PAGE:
For Julie Byrne, one of the most heart-wrenching parts of seeing her father struggle with multiple sclerosis was knowing that he could no longer play guitar. The 27-year-old Buffalo, New York-born songstress – whose latest album Not Even Happiness made numerous critics’ “best of 2017” lists – grew up in awe of her dad’s fingerstyle playing. As his condition worsened, she picked up the instrument and started to learn fingerstyle for herself at 17, in part as a tribute to him. Such warmth, melancholy, and quiet resoluteness can be heard throughout Not Even Happiness. As Byrne prepares to play those songs for Beijing fans at DDC on Feb 6, she tells us about working on the LP and the family ties that drive her music to this day.

You once said that two specific songs from Not Even Happiness, “I Live Now As a Singer,” and “Follow My Voice,” are closest to your heart. Why is that the case?
My relationship with them at this point is usually through performance, which is about connecting with people in the moment, rather than thinking about where they came from. So I don’t often think about the inspiration for writing songs. But I remember “Follow My Voice”, being the most honest song I’ve ever written.

It features lyrics like “this city is hell.” Is that in reference to your adopted home of New York City?
Yeah, it’s a reference to New York [takes a long pause before laughing]. It really isn’t in my nature to live at that kind of pace. There’s still no way for me to make it feel natural.

In that case, it must’ve been nice to head back to your childhood home in Buffalo to record Not Even Happiness?
We did it because we had no other option – a studio in New York would’ve been too expensive. My producer Eric Littmann and I had been living in New York, and going to Buffalo to record for four months was a complete 180 from how we’d been living – so slow and flexible. I really enjoyed it; making songs was the framework of each and every day we spent there.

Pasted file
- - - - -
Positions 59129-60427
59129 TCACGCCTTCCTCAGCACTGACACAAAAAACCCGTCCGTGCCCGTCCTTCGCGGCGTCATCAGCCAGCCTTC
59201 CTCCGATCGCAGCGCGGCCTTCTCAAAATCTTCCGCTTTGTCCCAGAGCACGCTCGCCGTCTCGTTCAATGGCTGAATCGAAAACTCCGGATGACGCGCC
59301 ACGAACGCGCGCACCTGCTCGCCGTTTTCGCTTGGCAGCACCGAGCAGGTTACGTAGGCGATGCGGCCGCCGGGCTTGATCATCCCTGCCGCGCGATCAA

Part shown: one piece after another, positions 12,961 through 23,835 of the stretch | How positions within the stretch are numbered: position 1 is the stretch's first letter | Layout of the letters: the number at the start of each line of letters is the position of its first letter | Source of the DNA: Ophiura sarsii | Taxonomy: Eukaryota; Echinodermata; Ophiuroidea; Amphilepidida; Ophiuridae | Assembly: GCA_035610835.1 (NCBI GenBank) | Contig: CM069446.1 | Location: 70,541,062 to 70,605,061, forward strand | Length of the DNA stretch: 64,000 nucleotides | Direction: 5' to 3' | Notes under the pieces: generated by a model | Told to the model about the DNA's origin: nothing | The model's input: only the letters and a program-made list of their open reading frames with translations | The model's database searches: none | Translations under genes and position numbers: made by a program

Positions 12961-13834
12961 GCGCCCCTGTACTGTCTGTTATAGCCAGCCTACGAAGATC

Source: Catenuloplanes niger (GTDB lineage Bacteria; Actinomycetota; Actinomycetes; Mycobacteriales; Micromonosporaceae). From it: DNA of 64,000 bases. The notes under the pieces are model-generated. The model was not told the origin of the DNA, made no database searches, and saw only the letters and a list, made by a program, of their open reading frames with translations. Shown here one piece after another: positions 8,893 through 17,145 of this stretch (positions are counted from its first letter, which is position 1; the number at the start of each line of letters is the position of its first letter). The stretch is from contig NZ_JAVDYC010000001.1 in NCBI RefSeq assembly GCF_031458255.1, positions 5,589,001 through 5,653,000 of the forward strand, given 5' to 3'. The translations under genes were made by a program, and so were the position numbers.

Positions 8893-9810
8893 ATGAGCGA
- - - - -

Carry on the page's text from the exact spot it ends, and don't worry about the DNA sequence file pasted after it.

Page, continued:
It’s kind of full circle in a way – you came back to Buffalo to record your breakthrough album, in your childhood home where you fell in love with guitar as you watched your father play.
I remember my Dad worked a stressful and unrelenting management job. He would come home decompress by playing guitar, and it was always fingerstyle. And I loved the sound of that instrument. After he stopped, I tried to learn, and as soon as I began to learn I was in pursuit of the style that he would play in. And it’s actually his guitar that I play now and it’s his guitar that we recorded the album with. I realized recently that it was also the first instrument I had ever heard in my life, as a baby girl when he would play for me.

In another interview, you described your playing as “an offering to him.” 
That’s true, though he won’t hesitate to give me constructive criticism to this day! [Laughs] It’s really fun and engaging for both of us.

Julie Byrne will perform at DDC on Feb 6. For more information, click here.

More stories by this author here.
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Photos: Courtesy of Ba Da Bing records

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